When Slavic ambassadors visited Constantinople (formerly Byzantium) in the 10th century, they were so awed by the city that they later wrote that they "knew not whether we were in Heaven or Earth." During their stay, these visitors would have seen mechanical golden songbirds on the boughs of jeweled trees and a hydraulic throne that lifted the Emperor 30 ft. above his subjects. Today, the relics of the Byzantine Empire which for more than 1,000 years stretched from its capital (now called Istanbul) into the eastern Mediterranean, Russia, the Middle East and beyond continue to dazzle. Running through March 2009, a major exhibit at London's Royal Academy of Arts showcases some of the era's finest works. Yet it also attempts to peel back the artifice that has long made the Byzantine Empire so obscure, and to show that beneath the splendor existed a culture with obsessions, ambitions and insecurities not so different from our own.
"Byzantium 330-1453," a display of some 300 artifacts spanning the history of the empire, includes none of the ornate machinery described by ancient writers, or the glorious mosaics that still glitter from the domed ceilings of Eastern Europe's Orthodox churches. On display, instead, are fragments and everyday objects: Psalters, Bibles, chalices, icons, crucifixes, spoons, cups, coins and jewelry. It requires effort to appreciate the significance of such items. But with a bit of imagination, we can use them to help us understand the lives of our enigmatic predecessors.
The Byzantine Empire's air of inscrutability was used not to keep people out but to draw them in crucial for a realm whose authority required awe and loyalty from its disparate subjects. The altars of Byzantine churches, for example, were hidden by huge screens decorated with icons of saints and martyrs that, while huge and impressive, are also as inexpressive as a child's doll. Without realistic human features or vivid detail through which to tell their stories, these icons demand that viewers use imagination to grasp the lives of the dead. The icons' elusiveness, in other words, allows for a stronger spiritual connection.
If the detail of Byzantine art can sometimes seem rudimentary, it's not because the empire was uncultivated or primitive. For many years considered by Western intellectuals to be pompous and decadent Voltaire called it a "worthless repertory of declamations and miracles" the Byzantine Empire is now seen by historians as a crucial bridge connecting antiquity to the Renaissance, as the keeper of the sacred flame of classical learning through the so-called Dark Ages. It was also a melting pot of influences. Byzantines, who were devout Christians, considered themselves the inheritors of the Roman Empire, despite the fact that they spoke Greek. Their knowledge, exemplified by the advanced engineering and spectacular architecture of their capital on the Bosphorus, made them the envy of the world. But that progress also made them vulnerable.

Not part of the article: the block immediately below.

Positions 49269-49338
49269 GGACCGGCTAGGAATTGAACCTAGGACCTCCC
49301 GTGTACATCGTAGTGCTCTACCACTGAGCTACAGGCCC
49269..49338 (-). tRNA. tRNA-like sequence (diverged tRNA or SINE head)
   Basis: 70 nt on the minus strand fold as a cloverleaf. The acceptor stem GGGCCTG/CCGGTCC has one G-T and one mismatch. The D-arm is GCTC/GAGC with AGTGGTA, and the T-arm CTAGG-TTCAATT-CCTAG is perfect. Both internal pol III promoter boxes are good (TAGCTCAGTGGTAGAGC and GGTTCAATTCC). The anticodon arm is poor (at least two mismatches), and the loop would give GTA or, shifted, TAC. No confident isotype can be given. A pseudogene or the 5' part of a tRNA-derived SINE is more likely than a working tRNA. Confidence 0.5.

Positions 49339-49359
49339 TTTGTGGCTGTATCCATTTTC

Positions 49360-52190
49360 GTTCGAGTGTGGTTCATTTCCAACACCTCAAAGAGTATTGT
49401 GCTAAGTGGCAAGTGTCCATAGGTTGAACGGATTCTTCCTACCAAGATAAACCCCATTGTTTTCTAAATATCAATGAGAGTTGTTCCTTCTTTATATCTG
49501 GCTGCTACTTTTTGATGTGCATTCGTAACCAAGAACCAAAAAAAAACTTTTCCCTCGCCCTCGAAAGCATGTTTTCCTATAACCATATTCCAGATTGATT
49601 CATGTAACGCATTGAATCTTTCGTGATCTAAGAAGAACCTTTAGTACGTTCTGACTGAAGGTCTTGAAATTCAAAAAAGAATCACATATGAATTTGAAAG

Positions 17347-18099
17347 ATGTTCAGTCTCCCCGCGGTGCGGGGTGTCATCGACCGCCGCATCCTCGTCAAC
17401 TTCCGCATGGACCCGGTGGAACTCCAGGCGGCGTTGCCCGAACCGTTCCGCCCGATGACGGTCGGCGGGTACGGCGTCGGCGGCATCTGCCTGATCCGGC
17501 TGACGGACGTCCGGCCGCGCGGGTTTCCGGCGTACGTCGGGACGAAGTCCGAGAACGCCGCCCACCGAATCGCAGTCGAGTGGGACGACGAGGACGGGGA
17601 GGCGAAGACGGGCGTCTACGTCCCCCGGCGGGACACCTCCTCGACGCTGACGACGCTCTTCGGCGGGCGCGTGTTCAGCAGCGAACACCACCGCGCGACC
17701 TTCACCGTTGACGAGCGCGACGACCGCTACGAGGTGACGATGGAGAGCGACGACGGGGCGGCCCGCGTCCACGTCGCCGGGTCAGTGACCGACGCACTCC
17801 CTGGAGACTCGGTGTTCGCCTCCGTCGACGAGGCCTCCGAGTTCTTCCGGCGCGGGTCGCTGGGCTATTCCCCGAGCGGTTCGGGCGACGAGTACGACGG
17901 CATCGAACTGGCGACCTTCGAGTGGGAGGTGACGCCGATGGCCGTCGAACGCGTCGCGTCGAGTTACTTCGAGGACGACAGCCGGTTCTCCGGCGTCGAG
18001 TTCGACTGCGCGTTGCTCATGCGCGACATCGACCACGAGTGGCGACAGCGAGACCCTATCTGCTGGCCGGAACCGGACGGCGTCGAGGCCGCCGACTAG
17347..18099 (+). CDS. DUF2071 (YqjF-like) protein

This awareness is evident in an intriguing 5th century wooden sculpture at the Royal Academy, in which citizens defend a walled city from an encircling horde. The piece is ostensibly a portrait of Constantinople's strength. But the citizens' vertiginous perch also means they have further to fall; as the fear on their faces shows, their position is more precarious than that of the invaders below. Over the centuries, Constantinople faced attacks from Goths, Persians, Bulgars, Russians, Papal crusaders and Arabs and from the Turks, who eventually overran the city after the brutal siege of 1453. And while its people were experts at using soft power Constantinople managed cordial relations with Muslim neighbors throughout most of its history they also knew the terror of being a target. It was the price, familiar to many in the post-9/11 world, of living in a wealthy metropolis.
Robin Cormack, one of the exhibition's curators, sees the wooden sculpture as crucial to understanding the Byzantines' obsession with ceremony and mystery, which he believes were efforts to offset a low-rumbling sense of insecurity. Byzantine figures and icons seem crudely rendered to us now because the artists carefully chose to make them generic and timeless. "If you give a figure a [personalized] resemblance," Cormack explains, "it becomes ephemeral, like its model."
In two poems about Byzantium, the Irish poet William Butler Yeats seemed drawn to the city's stylized art because it provided a release from the restraints of his own frailties. Yeats longed to exchange the "fury and mire of human veins" for the "changeless metal" of the city's mechanical golden birds, whose beauty he felt to be permanent. There is historical evidence that the Byzantines, too, revered artifice while denigrating the human flesh: self-castration was a popular means of purification, and mutilation a prevalent form of punishment one Emperor even wore a gold nose as a result.
When it comes to human endeavor, of course, there is no such thing as permanence something the exhibition poignantly illustrates. Even under the care of the world's best curators, the paint on some of the icons has begun to chip. Cormack says an embossed icon of St. Michael and several ivories from St. Mark's Basilica in Venice are so fragile they will probably never be allowed to travel again. Even Yeats' beloved mechanical nightingales are long gone; we know of them only through accounts from their time.
In this era of shifting global power, it is impossible to visit "Byzantium 330-1453" and not ponder how empires expand and recede across centuries, leaving future generations to pick through their remains. There will come a time, no doubt, when people will stare in puzzled wonder at the silicon chip or the desktop icon. The Byzantines' efforts to hide their own fragility ultimately remind us never to forget our own.